What DNA analysis can achieve in identifying Tuam remains
UCD-TCD team urge deployment of more advanced techlology to analyse degraded DNA
Historian Catherine Corless holds a list of names of missing children from the mother-and-baby home run by the Bon Secours nuns in Tuam. File photograph: Reuters
Latest DNA extraction and analysis techniques enable genetic profiles of remains that are thousands of years old to be identified. Vast amounts of genetic data can be analysed quickly, while the technology is relatively inexpensive compared to previous options.
A technical group established by Minister for Children Katherine Zappone cast doubts on hopes that DNA testing could identify remains on the grounds of the former Bons Secours home in Tuam. But a team of scientists from UCD and TCD challenged the report after it was published in December 2017.
In a submission to Government they outlined how they had successfully identified whole genetic profiles of remains thousands of years old. This had also been achieved with infant remains, which were smaller and posed particular difficulties.
The UCD-TCD team – experts in genomics and DNA databanks – argued that the technical group analysis was “viewed through the prism of a technology that is at least 20 years old”. They said this technology is traditionally used to build DNA banks for use in criminal cases. Moreover, they added that the focus solely on traditional DNA analysis which identifies short repeating sequences known as short tandem repeats as the only means to confirm identity was surprising.
The UCD-TCD team said the group appeared to ignore the potential of using more advanced technology. This includes high throughput sequencing coupled with identification of single nucleotide polymorphisms – the most common type of genetic variation in people – to analyse degraded DNA.
The mapping of the complete genetic make-up of a human was first completed in 2003 and transformed the ability of scientists to retrieve DNA from archaeological material. Rapid advances in genetic technologies since have enhanced the ability to identify remains.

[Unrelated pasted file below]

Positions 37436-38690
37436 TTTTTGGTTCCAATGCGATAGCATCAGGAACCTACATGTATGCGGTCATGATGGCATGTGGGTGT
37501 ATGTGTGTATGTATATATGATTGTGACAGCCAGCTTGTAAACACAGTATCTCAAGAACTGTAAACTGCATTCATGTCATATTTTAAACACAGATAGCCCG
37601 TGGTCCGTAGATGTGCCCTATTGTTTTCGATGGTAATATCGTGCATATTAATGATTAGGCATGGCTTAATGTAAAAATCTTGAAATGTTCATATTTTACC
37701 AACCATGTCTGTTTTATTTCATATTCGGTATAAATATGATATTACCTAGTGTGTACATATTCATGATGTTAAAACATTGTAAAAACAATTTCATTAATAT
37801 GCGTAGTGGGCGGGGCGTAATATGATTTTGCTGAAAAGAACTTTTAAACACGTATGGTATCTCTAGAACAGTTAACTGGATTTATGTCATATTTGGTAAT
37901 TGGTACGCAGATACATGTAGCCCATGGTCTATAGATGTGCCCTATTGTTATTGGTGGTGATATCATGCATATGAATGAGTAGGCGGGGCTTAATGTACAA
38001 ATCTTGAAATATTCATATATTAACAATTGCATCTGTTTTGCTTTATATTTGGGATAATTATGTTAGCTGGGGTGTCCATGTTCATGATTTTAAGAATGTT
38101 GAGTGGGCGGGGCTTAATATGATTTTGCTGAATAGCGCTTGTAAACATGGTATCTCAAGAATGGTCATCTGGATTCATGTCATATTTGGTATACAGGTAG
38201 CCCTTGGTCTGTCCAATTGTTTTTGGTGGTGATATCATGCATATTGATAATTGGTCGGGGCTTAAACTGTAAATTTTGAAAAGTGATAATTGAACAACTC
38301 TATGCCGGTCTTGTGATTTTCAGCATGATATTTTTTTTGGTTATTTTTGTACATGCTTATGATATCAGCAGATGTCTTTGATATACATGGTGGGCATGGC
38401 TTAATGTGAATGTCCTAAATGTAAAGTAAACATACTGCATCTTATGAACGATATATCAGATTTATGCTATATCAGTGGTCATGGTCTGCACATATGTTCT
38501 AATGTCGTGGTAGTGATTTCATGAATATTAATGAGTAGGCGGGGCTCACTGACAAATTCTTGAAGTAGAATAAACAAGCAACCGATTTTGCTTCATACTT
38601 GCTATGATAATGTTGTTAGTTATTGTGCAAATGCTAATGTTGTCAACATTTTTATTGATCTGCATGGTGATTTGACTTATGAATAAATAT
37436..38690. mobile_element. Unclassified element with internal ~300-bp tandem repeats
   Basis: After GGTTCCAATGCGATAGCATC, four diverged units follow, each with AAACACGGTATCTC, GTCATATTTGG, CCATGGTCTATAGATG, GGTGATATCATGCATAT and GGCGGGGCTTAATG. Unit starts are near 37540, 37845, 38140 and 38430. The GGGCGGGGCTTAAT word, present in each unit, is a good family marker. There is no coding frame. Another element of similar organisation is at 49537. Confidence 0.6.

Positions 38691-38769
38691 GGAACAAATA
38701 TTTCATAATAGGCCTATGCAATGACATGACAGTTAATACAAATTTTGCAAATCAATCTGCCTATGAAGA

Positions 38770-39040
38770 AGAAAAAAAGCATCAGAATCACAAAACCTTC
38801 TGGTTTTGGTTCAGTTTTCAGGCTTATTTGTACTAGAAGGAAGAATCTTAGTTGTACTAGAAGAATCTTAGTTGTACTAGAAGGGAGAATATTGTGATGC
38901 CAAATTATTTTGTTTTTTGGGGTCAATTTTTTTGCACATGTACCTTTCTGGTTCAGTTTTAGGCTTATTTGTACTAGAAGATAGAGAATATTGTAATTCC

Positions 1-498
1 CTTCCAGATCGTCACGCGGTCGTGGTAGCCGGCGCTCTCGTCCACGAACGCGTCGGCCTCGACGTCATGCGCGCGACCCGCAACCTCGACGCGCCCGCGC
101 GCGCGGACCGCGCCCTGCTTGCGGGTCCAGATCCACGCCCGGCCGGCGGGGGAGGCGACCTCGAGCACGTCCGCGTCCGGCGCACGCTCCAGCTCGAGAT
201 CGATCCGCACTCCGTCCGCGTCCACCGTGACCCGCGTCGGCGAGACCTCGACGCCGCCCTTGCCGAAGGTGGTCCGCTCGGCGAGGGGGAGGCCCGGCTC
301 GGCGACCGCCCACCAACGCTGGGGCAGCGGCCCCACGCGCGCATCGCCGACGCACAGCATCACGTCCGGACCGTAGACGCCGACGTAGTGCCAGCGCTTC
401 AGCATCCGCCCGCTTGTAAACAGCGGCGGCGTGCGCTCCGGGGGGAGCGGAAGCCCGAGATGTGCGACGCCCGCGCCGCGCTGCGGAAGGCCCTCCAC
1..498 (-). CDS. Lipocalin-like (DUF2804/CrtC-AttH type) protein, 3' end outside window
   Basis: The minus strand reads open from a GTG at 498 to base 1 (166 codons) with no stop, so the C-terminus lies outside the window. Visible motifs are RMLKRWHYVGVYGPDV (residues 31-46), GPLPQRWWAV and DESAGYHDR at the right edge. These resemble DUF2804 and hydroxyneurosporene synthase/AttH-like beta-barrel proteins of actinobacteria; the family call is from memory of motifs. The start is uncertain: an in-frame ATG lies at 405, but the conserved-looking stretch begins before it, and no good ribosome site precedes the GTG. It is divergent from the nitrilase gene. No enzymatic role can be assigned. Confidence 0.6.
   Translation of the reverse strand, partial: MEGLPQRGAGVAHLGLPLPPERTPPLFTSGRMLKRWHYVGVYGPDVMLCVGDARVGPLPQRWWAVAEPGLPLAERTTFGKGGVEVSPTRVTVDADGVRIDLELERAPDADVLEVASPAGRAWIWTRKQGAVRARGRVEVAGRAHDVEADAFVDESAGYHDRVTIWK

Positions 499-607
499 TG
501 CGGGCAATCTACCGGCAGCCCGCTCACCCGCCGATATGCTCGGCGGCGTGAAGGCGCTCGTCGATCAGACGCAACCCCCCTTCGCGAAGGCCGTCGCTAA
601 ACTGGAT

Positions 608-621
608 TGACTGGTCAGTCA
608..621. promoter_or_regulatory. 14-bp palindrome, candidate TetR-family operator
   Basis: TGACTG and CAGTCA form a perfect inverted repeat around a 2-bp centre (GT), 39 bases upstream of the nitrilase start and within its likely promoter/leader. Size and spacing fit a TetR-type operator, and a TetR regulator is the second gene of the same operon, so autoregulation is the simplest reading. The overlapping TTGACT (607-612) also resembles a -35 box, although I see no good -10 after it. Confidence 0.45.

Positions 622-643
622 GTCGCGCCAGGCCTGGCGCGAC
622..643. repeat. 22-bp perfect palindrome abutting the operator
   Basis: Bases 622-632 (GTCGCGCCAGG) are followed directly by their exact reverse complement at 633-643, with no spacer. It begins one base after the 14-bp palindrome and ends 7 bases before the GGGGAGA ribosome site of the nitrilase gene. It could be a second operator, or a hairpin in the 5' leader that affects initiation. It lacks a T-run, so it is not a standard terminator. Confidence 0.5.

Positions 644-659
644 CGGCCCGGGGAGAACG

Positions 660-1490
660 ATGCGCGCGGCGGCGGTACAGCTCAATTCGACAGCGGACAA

Prof Dan Bradley of TCD and Prof David MacHugh of UCD, who contributed to the submission, pioneered the study of ancient DNA in Ireland when two decades ago they used bones excavated at the Wood Quay Viking settlement in Dublin.
What is proposed?
They have since continued to work in paleogenomic to retrieve complete genome sequences and reconstruct ancient population movements using archaeological material. They use these techniques with vast data banks to determine genetic relatedness at a relatively low cost. In their submission, they proposed taking small samples from the petrous bone in the lower skull as the best course to identify the remains in Tuam, beginning with a pilot study of samples from 20 juvenile skulls.
The UCD-TCD team accepted DNA degradation is a serious issue for traditional and new analysis methods and depends on factors including age, environment, source of DNA and extraction method.
Prof MacHugh expressed confidence that difficulties in Tuam could be overcome, especially if remains were in walled chambers, which could have helped their preservation.
He acknowledged it would not be possible to identify every skeleton, but by focusing on petrous bone samples from the skull, it was possible to identify remains of many buried there.
The technical group had contended “co-mingled” remains at one location made identification “particularly challenging”. There was a “risk of destruction to human remains” that raised ethical issues while “testing skeletal remains is time consuming and technically difficult as specialist DNA extraction techniques have to be applied”.